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Latest shape memory alloy returns to form 10 million times

Researchers at the University of Kiel in Germany produced a new shape memory alloy, which springs back into shape even after bending it more than 10 million times.



A shape memory alloy is a metal that “remembers” its original form. Arne Olander first discovered shape memory alloys (SMAs) in 1938 when he observed how a gold-cadmium alloy had the ability to recover its original shape.

In 1961, William J. Buehler, a researcher at the Naval Ordnance Laboratory in White Oak, Maryland, discovered Nitinol, which stands for Nickel Titanium Naval Ordnance Laboratory. Nitinol is the generic name for the family of nickel-titanium alloys. This particular shape memory alloy was the most useful of all.

However, the problem with Nitinol and other kinds of shape memory alloy is that they are prone to wearing out. As a technology, these have never entirely entered the world of “high cycle fatigue” applications.

“Usually, SMAs—like in minimally invasive surgery—they regain their shape once, or a few times, but not multiple times,” said Professor Manfred Wuttig from the University of Maryland.

New shape memory alloy

The limit for regaining a shape memory alloy’s shape is the reason Wuttig’s discovery is such a breakthrough. Wuttig and his colleagues at the University of Kiel in Germany produced a new shape memory alloy. Amazingly, this alloy springs back into shape even after bending it more than 10 million times.

The new material consists of nickel, titanium, and copper. It owes its resilient shape-shifting capacity to the way it is crystallized. The nickel, titanium, and copper atoms are arranged in such a way that they can switch between two different configurations repeatedly without wearing out.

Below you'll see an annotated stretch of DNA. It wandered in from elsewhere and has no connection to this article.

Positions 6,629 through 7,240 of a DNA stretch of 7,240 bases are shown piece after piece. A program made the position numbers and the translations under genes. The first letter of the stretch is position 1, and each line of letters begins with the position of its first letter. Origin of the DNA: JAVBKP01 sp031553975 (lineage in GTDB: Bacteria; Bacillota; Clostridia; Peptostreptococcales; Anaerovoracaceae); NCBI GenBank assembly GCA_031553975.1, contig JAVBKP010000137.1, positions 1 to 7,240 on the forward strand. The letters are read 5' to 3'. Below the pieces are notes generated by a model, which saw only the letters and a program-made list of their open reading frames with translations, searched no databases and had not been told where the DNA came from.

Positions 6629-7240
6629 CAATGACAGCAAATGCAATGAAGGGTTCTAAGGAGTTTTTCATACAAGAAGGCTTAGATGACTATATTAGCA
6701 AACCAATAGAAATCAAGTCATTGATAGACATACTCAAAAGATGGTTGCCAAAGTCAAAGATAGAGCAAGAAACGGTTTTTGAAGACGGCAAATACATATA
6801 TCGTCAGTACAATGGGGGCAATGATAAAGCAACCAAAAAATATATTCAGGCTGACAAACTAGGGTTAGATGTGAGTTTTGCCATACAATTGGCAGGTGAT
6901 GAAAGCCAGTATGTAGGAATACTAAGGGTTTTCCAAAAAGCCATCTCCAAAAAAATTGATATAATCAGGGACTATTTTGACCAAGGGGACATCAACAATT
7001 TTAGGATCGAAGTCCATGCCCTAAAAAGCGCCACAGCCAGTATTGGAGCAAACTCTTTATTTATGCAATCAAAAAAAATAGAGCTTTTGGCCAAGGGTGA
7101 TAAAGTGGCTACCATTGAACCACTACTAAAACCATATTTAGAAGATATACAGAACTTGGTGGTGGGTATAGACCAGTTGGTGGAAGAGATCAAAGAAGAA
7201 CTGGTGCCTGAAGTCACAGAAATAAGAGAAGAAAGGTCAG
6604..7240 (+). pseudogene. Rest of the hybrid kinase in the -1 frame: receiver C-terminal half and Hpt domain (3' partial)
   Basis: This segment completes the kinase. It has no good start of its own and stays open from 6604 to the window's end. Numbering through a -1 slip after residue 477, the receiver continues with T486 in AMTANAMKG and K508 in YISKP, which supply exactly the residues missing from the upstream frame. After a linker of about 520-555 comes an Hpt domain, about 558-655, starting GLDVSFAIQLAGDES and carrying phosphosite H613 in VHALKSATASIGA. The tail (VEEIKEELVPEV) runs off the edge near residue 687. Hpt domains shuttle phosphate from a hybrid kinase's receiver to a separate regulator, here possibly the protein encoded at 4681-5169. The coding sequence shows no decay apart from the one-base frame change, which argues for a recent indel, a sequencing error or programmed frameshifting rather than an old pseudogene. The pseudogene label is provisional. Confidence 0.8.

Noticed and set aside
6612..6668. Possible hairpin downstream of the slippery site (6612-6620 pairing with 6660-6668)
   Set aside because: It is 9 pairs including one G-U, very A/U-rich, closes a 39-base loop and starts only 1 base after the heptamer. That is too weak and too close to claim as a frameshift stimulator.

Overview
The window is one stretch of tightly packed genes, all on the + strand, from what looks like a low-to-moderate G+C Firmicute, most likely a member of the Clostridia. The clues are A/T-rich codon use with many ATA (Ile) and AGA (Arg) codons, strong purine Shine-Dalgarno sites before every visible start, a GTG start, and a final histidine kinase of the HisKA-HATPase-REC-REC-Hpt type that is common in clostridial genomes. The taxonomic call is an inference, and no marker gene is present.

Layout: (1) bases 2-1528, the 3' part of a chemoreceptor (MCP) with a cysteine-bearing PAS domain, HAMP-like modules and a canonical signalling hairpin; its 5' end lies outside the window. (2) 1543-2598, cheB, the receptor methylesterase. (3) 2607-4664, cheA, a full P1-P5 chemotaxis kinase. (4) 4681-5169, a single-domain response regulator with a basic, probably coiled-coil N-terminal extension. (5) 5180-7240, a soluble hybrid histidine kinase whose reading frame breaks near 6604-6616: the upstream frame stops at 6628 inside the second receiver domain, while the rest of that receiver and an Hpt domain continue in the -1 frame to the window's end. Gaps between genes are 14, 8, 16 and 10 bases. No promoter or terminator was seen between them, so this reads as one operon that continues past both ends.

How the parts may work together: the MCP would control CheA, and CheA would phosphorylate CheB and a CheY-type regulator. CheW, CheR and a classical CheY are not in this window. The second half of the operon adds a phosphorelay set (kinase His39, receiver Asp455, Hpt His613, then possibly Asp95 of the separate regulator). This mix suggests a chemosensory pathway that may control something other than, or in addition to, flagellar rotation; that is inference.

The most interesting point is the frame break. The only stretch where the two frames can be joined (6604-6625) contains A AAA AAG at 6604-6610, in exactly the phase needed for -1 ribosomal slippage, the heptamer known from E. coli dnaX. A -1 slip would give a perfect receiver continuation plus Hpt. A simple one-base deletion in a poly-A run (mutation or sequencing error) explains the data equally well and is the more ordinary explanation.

An aircraft uses shape memory alloys for its parts. (Source)

Shape memory alloys usually snap back into their original shape once they are under heat or if there is a relesase in tension. In addition, tiny particles of an impurity formed by a combination of titanium and copper smooth out the switching process. “This particular precipitate is fully compatible with both crystal structures, so it sort of assures that they fully transform from A to B and back again,” Wuttig said.

Both copper and nickel are abundant metals easily procured from the market. After all, they are industrial metals. Titanium, on the other hand, is less abundant. However, countries like Australia and Chile are constant sources of this highly sought-after metal. Chilean-based miner White Mountain Titanium Corporation, for instance, is a potential source of 112 million tons of high-grade rutile.

Unique find

Professor John Huber, a materials engineer from the University of Oxford, thinks that this new shape memory alloy is a significant find.

“Normal SMAs show quite significant changes in their properties over quite a small number of cycles. The properties decay away. Ten million is what you start to need for cyclic applications—it gets you into the high cycle fatigue regime. That opens up potentially quite a lot of applications,” Huber explained.

Some of these applications include aircraft components and artificial heart valves. Cellphone antennae, eyeglasses, coffee pots, space shuttles, and bra underwires are some of the new shape memory alloy’s uses. Wuttig and his colleagues are also thinking that the alloys’ record-breaking endurance could find an application in refrigerators.

“Your refrigerator has a compressor. It compresses and expands a liquid that goes through a phase transition. So instead of that liquid, you could use this alloy,” he said. He also added that this could help refrigerators reach their estimated life spans of 20 years.

Sharon Harris is a feminist and a part-time nomad. She reports about businesses primarily involved in tech, CBD, and crypto. She started her career as a product manager at a Silicon Valley startup but now enjoys a new life as a personal finance geek and writer. Her primary aim is to provide readers with a new perspective on the overlapping world of finance and technology.